THE recent article ‘SeaEnergy tie-up with university to find ways of
cutting offshore wind costs’ on 8th August warrants further comment.

There should be an awareness that the revenue costs of an offshore wind
farm are relatively small compared to the total cost borne by customers for
the energy from such generators.

As well as the capital and revenue costs, all wind farms impose costs on
the customers caused both by their geographical location and their

My own studies show that when account is taken of these system integration
costs, the levelised cost of energy to the customer is some £260/MWh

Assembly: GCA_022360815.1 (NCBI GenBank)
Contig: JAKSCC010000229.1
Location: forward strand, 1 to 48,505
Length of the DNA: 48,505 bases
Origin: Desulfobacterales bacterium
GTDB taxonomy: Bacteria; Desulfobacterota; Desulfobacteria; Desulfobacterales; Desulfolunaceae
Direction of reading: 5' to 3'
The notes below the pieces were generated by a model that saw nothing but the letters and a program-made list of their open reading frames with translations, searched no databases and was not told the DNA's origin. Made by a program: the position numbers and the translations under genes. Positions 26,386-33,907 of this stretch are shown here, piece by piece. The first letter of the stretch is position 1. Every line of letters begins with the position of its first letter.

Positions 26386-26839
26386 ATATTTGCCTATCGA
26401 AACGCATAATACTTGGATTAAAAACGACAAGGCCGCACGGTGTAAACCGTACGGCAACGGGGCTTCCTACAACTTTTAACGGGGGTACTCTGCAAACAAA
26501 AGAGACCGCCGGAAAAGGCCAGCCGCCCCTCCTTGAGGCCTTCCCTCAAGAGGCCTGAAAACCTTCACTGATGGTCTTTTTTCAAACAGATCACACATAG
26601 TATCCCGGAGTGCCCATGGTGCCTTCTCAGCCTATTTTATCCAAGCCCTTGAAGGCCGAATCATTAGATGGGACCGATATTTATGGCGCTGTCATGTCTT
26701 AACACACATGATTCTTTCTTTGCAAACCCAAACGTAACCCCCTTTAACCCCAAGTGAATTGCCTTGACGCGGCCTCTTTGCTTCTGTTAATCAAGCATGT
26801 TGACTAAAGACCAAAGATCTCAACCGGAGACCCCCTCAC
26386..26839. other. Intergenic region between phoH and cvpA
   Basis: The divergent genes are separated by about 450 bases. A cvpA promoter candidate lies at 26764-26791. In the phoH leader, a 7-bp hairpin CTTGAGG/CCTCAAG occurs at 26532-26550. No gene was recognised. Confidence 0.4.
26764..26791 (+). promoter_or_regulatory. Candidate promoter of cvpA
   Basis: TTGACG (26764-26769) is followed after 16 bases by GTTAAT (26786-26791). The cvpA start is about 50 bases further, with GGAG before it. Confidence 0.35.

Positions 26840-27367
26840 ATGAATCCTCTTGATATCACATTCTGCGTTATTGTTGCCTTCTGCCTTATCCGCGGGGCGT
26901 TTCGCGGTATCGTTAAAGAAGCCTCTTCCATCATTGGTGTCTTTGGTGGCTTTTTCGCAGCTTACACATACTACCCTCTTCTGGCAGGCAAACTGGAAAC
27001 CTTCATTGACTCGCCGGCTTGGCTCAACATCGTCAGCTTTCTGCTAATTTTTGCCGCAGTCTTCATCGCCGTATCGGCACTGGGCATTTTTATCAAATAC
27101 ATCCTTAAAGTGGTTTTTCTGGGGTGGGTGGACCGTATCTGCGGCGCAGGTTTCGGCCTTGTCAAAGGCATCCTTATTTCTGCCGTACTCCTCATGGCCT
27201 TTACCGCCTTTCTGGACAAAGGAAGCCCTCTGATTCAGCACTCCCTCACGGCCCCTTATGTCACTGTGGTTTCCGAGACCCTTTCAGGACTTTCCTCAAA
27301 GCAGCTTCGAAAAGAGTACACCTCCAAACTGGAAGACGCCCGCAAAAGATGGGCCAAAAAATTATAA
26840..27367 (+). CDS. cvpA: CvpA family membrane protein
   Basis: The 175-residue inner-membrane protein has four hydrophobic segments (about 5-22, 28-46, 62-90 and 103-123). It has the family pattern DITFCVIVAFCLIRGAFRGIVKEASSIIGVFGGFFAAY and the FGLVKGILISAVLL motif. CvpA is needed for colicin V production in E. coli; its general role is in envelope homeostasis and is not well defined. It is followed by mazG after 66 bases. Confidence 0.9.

compared to the cost from an optimum programme of gas turbines and nuclear
of about £60/MWh.

Even if the revenue costs of offshore wind were zero, the cost to the
customer would be about £200/MWh.

It would require both the revenue costs and the capital cost to be zero
before energy from off-shore wind would be competitive with gas turbines
and nuclear.

Colin Gibson
(Power Network Director, National Grid Group, 1993-1997)
Auchengarth,
Cormiston,
Biggar


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